Coming soon to your local Ford dealership is a reboot of the much loved Ranger truck nameplate last seen seven years ago. The all-new truck from the Blue Oval was designed and engineered by Ford of Australia, sharing nothing with the last North American Ford Ranger of 2012. It took awhile to come to America—Ford worried the now larger Ranger would eat into F-150 sales—but changing markets helped bring this new truck home.
Before the new Ranger arrives, though, here’s a look at the history of the first three generations of the storied nameplate, covering model years 1983 through 2012, and found in Chilton manual 26686 for 1983-1990 (out of print), manual 26688 for 1991-1999, and manual 26689 for 2000-2011.
The 1983 Ranger replaced Ford’s initial compact truck, a rebadge of Mazda’s B1800, known as the Courier. That captured import allowed Ford to go toe-to-toe with mini-trucks from Toyota, and Datsun/Nissan, getting a feel for what customers wanted with minimal investment.
Code named “Yuma” during development, the Ranger name came from an F-150 trim level. Ford nearly sank the project when the 1979 fuel crisis caused an internal cash shortage, but perceived demand for more fuel efficient vehicles and small truck’s projected 20+ city mpg saved it. The first Ranger’s were made in the Louisville Assembly Plant in Kentucky on January 18, 1982 for the 1983 model year. Waiting for the Ranger were its competitors, the Chevy S-10/GMC S-15, Toyota pickup, Dodge D50/Plymouth Arrow/Mitsubishi Mighty Max, Datsun/Nissan 720, and the updated Mazda B-Series.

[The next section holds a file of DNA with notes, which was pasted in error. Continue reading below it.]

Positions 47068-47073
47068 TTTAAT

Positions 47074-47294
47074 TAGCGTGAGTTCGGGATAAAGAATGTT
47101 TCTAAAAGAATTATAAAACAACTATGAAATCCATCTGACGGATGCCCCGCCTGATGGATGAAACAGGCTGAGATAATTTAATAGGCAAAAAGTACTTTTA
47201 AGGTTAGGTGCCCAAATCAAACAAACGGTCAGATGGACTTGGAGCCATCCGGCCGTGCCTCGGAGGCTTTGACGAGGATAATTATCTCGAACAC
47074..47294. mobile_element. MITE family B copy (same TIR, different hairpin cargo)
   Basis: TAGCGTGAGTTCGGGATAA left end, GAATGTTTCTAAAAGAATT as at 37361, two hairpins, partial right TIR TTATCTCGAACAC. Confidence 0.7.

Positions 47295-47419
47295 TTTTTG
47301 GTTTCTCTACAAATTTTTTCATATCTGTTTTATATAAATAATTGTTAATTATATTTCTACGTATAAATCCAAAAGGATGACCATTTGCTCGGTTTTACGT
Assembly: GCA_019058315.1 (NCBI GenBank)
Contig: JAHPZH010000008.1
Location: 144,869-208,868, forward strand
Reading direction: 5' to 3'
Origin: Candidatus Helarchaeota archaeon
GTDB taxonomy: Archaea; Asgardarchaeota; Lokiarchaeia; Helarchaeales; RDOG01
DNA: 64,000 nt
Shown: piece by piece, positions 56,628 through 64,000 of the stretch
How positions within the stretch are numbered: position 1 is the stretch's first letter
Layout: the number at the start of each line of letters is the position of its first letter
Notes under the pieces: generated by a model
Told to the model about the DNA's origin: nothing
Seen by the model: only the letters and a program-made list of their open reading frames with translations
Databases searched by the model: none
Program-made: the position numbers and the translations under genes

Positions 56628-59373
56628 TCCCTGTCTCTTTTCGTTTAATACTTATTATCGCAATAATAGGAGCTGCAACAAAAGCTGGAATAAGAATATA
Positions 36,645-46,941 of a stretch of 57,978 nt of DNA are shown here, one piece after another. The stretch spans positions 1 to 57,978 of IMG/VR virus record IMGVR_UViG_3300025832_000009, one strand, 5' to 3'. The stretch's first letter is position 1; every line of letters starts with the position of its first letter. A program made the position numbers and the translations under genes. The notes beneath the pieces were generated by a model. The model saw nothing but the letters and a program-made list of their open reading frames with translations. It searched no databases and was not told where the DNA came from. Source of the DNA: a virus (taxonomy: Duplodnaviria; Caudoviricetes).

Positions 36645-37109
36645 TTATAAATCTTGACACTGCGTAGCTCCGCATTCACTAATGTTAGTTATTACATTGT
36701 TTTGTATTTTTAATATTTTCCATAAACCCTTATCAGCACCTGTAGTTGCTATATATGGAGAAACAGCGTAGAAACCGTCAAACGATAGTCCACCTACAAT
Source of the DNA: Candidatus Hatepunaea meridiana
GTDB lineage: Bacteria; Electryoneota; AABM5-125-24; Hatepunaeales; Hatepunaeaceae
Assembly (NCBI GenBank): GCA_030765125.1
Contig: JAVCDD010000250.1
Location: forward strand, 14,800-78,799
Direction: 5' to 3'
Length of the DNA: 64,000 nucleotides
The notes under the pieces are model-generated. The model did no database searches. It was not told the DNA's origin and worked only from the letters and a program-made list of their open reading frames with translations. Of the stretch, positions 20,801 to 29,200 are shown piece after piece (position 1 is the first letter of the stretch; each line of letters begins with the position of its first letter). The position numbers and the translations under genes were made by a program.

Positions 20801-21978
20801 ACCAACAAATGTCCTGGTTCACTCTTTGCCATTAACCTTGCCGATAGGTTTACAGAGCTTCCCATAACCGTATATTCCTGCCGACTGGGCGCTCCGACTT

The new small Ford Ranger was aimed at work and lifestyle truck buyers, and nicely equipped sold for the loss leading full size F-100 stripper’s price. The platform and chassis were truck tough, just a smaller version of the leaf spring rear, twin I-beam front that had proved so durable under the last 25 years of F-series trucks.
The compact Ranger had a variety of engines through its first decade—2.0-and 2.3-liter 4 cylinders from the Pinto, and 2.8-, 2.9-, and 4.0-liter Cologne V6 motors originally from the European Capri—as well as a Mazda and a Mitsubishi sourced diesel. Over the years various four- and five-speed manuals were offered and a trio of three- and four-speed automatics were optional. In 1990, for unknown reasons, Ford began offering the unrelated Vulcan 3.0 liter V6 from the Taurus in the truck as well, slotting in between to the 2.9-liter and 4.0-liter Cologne motors.